Hungarian Prime Minister Viktor Orban said opening European Union accession negotiations with Ukraine is not currently in Budapest's interest and that the 27-member bloc should opt instead for a "strategic partnership" with the war-wracked country.
In a progress report last month, the European Commission -- the bloc's executive body -- recommended opening EU accession negotiations with Ukraine once it meets the required conditions after gaining candidate status together with much smaller Moldova in June last year.
Orban, a right-wing populist who has maintained warm relations with Russian President Vladimir Putin, has long been at odds with the EU over rule-of-law and corruption concerns and has seen the bloc freeze 22 billion euros ($24 billion) in cohesion funds for Hungary until it introduces judicial and human rights reforms.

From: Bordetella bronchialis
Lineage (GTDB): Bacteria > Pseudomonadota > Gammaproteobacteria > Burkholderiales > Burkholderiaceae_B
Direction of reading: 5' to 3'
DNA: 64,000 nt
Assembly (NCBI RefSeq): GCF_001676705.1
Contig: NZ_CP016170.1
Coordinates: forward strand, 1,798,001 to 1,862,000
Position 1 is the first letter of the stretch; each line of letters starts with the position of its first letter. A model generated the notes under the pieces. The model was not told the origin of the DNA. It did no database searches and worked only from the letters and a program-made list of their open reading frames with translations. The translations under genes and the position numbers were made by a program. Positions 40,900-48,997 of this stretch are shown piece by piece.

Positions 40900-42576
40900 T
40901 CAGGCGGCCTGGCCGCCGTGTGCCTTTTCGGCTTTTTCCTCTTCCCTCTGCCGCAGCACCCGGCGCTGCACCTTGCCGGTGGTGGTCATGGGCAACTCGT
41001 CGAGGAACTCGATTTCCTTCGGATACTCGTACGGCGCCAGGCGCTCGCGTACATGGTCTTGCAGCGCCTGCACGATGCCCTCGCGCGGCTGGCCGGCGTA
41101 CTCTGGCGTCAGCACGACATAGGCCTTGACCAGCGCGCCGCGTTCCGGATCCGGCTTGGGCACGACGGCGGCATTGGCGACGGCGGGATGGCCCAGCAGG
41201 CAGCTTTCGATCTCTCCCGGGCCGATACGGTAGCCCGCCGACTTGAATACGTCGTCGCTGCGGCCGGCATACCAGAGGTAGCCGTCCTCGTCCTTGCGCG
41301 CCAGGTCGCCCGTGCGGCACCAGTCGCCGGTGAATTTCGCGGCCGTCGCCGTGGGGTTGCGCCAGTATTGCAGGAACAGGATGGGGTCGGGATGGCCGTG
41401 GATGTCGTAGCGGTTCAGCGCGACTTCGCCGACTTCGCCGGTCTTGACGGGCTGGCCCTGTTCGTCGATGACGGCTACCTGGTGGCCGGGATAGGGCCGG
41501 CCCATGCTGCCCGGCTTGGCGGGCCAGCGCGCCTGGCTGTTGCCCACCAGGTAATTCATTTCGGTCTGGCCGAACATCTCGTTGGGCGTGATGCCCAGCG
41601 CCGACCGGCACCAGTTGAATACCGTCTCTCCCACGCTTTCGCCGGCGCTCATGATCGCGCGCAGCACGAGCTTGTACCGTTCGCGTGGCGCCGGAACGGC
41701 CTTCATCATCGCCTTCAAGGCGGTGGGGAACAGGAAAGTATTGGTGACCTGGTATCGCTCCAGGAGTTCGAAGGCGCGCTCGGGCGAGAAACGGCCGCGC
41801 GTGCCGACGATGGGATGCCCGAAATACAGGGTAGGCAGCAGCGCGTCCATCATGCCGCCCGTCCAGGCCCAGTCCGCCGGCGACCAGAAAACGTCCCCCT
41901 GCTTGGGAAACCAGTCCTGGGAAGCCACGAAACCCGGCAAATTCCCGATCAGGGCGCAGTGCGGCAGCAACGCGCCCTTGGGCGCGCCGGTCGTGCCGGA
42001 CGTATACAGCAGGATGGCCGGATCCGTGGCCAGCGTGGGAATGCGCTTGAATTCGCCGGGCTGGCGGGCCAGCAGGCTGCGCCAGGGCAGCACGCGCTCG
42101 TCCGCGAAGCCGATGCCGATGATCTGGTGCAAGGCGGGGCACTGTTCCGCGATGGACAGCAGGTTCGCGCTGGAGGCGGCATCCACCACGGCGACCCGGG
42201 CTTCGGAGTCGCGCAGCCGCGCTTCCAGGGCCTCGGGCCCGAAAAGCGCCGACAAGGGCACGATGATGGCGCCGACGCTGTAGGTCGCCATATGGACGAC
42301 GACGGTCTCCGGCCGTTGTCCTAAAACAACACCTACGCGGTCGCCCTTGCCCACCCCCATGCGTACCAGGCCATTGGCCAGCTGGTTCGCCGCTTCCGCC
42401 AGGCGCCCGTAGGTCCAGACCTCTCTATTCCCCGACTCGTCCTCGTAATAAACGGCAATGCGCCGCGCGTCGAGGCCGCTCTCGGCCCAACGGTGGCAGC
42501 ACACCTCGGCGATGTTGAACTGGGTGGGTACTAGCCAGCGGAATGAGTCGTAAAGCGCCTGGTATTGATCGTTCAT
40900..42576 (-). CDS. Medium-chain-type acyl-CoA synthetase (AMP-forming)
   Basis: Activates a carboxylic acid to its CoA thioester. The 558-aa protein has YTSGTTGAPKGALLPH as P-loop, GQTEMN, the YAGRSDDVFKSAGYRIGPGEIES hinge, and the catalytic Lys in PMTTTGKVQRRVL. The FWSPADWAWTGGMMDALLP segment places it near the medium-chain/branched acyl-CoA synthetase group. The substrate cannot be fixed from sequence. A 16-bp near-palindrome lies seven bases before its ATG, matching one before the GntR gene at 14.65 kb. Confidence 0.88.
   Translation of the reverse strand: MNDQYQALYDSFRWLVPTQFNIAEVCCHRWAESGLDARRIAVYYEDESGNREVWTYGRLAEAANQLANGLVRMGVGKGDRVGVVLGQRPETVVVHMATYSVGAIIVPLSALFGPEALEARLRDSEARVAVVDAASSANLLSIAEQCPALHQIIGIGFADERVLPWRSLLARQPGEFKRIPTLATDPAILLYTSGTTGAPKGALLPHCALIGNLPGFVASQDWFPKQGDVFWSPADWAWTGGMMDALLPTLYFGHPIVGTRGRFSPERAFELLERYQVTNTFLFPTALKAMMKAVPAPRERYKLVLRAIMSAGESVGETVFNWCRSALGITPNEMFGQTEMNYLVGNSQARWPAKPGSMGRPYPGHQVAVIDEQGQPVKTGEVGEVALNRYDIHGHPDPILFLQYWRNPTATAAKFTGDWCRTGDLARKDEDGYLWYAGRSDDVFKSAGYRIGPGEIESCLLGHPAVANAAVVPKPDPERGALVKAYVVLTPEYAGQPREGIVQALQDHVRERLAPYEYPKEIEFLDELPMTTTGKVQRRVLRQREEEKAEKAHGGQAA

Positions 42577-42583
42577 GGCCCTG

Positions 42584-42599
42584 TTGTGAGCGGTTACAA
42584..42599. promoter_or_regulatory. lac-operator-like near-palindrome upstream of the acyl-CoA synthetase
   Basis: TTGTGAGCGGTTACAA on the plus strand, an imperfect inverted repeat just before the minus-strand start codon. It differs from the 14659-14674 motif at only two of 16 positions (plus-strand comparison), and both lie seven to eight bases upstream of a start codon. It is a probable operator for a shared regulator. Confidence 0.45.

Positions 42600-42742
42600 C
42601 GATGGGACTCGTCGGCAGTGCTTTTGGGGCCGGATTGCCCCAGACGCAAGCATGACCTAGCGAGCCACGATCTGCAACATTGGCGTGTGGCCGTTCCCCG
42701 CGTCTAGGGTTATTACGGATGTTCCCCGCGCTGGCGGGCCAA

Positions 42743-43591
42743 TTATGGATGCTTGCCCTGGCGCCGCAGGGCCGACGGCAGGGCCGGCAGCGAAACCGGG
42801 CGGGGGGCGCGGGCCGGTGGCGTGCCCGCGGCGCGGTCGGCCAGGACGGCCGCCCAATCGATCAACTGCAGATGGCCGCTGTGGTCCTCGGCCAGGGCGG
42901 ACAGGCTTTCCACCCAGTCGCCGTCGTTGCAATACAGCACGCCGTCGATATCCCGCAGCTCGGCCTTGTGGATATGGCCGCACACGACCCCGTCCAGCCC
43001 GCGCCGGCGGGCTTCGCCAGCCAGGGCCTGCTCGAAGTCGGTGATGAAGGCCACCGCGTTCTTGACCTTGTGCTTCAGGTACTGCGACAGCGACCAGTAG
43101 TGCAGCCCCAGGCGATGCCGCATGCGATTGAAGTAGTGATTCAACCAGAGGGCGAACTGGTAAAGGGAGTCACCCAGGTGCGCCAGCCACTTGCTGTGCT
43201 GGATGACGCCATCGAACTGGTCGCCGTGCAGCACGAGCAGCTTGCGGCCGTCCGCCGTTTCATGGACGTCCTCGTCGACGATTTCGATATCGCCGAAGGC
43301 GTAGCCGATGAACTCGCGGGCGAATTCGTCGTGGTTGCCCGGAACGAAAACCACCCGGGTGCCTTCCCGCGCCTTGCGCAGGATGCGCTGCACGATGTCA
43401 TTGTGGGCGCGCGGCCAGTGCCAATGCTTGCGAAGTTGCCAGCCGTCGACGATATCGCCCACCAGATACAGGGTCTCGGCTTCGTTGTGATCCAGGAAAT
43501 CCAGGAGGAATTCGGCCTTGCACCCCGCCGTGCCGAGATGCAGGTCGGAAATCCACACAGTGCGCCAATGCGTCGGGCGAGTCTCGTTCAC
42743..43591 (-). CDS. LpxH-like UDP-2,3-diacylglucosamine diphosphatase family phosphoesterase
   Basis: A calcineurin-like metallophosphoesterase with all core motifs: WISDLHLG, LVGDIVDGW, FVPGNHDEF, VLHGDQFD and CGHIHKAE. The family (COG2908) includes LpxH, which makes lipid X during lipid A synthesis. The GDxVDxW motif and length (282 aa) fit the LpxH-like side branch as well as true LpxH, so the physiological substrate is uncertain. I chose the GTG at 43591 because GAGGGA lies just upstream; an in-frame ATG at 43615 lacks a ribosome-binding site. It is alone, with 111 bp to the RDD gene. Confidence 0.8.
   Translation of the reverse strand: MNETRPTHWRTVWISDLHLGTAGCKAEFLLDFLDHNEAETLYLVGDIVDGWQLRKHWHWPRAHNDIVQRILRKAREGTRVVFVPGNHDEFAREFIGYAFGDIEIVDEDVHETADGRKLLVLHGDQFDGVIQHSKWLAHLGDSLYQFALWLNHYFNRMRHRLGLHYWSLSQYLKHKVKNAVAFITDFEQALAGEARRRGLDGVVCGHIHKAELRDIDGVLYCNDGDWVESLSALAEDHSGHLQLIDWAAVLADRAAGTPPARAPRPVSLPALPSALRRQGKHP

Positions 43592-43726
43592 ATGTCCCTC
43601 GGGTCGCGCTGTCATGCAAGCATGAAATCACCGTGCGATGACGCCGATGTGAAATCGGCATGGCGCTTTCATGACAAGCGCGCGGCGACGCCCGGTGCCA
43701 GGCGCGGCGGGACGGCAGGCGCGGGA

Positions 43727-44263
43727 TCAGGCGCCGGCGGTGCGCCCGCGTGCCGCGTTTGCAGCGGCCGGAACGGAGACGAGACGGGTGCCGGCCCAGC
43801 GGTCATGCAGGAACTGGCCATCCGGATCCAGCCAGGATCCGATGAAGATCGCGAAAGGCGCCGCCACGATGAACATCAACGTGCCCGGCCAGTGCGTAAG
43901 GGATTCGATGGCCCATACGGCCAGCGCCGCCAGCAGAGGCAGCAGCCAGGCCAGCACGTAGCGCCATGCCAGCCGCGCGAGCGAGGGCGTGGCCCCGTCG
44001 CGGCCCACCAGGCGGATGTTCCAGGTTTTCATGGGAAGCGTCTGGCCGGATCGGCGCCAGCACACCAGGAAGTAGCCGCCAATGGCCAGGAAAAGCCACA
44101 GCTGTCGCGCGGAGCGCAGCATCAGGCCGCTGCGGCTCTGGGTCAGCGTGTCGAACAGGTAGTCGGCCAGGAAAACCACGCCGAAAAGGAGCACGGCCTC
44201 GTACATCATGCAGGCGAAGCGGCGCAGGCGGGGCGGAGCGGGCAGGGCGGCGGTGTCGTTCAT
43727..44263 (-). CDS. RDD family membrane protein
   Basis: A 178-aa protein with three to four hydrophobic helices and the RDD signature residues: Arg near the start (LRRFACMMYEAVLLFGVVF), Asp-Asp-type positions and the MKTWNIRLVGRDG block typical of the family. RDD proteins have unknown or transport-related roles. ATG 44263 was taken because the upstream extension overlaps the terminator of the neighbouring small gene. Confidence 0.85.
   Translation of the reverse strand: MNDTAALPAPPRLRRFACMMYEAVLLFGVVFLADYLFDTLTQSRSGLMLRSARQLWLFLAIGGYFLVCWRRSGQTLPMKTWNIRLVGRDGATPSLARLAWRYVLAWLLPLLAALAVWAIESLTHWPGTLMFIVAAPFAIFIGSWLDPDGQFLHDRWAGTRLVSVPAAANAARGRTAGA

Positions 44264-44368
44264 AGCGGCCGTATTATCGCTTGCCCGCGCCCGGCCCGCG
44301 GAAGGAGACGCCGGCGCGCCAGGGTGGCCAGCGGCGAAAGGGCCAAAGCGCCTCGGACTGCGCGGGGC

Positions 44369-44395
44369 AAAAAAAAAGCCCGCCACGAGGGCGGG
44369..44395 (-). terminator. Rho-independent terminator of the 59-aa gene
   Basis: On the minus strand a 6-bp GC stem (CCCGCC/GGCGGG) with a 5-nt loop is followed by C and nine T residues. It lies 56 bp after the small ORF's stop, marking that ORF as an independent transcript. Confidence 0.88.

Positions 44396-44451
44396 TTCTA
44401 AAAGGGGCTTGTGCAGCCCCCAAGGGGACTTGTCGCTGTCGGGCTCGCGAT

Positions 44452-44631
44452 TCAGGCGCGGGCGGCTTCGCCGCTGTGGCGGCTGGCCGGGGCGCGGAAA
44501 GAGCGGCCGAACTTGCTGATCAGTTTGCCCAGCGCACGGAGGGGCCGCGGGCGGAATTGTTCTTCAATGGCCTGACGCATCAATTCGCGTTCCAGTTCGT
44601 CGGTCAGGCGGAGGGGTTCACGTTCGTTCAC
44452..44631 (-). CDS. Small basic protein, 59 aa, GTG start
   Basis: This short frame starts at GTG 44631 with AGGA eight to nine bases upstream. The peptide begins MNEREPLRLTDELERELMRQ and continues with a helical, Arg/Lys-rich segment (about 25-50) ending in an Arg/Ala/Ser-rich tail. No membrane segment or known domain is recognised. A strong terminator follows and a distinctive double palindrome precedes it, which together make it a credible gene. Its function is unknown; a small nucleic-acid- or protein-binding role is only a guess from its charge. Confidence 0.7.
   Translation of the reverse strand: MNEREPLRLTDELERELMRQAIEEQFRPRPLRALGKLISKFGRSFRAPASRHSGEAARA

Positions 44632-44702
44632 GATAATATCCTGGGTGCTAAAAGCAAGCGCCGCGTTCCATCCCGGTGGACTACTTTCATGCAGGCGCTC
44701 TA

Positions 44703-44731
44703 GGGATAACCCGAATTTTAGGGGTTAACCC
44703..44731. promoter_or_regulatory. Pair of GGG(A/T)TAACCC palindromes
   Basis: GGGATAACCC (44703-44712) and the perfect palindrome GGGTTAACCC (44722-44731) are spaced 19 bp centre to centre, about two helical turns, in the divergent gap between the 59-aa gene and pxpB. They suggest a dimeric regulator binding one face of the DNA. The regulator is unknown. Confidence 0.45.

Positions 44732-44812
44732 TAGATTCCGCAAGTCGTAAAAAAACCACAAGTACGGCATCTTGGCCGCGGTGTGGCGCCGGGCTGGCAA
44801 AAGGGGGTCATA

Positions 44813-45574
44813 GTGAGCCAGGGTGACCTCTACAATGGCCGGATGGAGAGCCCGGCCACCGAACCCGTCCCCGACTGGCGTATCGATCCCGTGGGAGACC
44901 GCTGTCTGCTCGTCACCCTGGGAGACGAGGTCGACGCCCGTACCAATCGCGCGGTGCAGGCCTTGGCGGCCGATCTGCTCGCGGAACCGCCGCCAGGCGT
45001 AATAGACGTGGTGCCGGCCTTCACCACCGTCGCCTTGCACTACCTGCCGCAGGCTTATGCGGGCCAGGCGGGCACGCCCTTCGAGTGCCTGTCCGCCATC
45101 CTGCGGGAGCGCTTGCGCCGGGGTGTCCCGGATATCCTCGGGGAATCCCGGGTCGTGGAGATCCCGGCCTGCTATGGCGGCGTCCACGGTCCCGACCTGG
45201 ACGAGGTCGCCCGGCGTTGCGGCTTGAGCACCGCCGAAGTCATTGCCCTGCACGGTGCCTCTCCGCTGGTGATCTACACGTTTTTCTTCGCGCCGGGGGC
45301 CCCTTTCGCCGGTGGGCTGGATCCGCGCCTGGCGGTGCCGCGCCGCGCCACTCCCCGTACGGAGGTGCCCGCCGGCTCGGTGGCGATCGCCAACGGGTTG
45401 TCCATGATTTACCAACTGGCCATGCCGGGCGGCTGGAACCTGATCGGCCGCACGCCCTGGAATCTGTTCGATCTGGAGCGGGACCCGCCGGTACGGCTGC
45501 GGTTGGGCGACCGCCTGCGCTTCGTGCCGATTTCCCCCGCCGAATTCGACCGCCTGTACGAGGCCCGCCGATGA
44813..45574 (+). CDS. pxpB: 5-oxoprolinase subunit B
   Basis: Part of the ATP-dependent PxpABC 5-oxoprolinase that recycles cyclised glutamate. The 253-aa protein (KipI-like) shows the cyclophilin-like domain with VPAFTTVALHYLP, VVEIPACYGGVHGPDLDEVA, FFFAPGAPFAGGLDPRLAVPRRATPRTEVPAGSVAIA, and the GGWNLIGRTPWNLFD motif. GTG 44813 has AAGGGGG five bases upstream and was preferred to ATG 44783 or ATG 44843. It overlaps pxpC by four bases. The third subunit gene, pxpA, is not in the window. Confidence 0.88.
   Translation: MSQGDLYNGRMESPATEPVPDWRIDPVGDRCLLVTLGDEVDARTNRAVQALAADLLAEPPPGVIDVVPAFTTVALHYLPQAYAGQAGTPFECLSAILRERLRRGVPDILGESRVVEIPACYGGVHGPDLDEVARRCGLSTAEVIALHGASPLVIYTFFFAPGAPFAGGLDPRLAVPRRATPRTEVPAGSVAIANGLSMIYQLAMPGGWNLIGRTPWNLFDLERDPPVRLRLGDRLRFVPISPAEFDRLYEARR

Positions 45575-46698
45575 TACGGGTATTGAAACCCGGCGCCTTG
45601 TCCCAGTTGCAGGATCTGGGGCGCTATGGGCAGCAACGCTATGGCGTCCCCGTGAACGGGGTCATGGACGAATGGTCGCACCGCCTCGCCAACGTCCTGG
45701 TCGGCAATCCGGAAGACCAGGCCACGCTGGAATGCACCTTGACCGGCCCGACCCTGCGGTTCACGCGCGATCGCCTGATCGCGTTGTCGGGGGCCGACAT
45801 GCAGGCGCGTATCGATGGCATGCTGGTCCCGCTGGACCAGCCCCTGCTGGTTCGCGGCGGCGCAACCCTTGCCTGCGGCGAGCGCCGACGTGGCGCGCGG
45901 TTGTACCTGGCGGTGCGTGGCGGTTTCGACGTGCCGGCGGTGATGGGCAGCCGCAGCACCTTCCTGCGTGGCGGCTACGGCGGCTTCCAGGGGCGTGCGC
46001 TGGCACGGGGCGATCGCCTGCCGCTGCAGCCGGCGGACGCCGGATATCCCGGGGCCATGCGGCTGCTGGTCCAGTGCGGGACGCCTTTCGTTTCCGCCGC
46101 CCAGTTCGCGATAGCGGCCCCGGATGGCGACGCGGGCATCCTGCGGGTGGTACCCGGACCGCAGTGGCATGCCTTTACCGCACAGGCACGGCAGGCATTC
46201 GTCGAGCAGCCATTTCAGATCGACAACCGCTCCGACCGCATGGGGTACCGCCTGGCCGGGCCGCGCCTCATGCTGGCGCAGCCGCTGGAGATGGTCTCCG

In his weekly interview with Hungarian state radio on December 1, Orban said opening membership talks with Kyiv does not coincide with Hungary's interests and we "dare say it, no matter how much pressure they put on us," in an apparent reference to alleged interference from Brussels.
"I would favor the EU reaching a strategic partnership agreement with Ukraine first," Orban said, adding that such a partnership could take up to 10 years until Ukraine could adapt to the EU's requirements.
"When we see that we can cooperate, then let's bring up the issue of membership again, but that will be possible only after many, many years," he said.
"Europe has economic problems but in the meantime throws money away -- it sends wagonloads of weapons and money to Ukraine," Orban said.
Orban and his government have repeatedly spoken against the bloc's giving military aid to Ukraine to fight Russia's unprovoked aggression, arguing without evidence that such aid would only prolong the war.
The EU will hold a summit on December 14-15.
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